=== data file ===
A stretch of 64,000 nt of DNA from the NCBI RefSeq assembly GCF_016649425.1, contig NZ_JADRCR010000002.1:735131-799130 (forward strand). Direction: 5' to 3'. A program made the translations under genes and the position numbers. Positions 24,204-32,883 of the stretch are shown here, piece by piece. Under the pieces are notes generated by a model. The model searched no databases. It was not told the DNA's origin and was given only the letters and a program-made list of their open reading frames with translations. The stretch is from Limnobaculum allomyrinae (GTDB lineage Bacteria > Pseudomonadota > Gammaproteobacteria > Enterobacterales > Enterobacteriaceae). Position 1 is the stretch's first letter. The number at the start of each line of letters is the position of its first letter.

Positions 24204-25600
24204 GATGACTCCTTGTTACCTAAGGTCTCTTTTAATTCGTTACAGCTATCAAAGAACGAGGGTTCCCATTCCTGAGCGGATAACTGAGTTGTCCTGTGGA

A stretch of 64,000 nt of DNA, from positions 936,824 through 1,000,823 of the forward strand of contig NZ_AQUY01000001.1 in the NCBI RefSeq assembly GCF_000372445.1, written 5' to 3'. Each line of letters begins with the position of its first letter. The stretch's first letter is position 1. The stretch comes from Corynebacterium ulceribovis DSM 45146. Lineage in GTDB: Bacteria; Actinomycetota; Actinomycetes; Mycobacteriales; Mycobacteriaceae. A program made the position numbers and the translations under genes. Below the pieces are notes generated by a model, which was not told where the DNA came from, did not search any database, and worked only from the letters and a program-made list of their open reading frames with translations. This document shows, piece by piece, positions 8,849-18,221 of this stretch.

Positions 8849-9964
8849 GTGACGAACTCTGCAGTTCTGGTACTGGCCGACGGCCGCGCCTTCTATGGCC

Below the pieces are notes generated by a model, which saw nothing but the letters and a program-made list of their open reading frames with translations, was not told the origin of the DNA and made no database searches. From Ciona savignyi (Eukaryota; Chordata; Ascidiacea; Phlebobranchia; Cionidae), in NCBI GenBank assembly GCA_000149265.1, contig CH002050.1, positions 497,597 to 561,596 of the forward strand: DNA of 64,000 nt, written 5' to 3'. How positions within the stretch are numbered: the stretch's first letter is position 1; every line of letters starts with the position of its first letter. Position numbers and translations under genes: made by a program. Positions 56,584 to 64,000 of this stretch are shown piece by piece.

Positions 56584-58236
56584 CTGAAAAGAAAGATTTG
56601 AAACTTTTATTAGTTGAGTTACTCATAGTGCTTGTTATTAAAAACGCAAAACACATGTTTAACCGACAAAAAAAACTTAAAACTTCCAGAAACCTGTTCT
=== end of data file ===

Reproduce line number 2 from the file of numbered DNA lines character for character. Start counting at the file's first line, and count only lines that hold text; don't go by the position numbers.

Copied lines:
Positions 24204-25600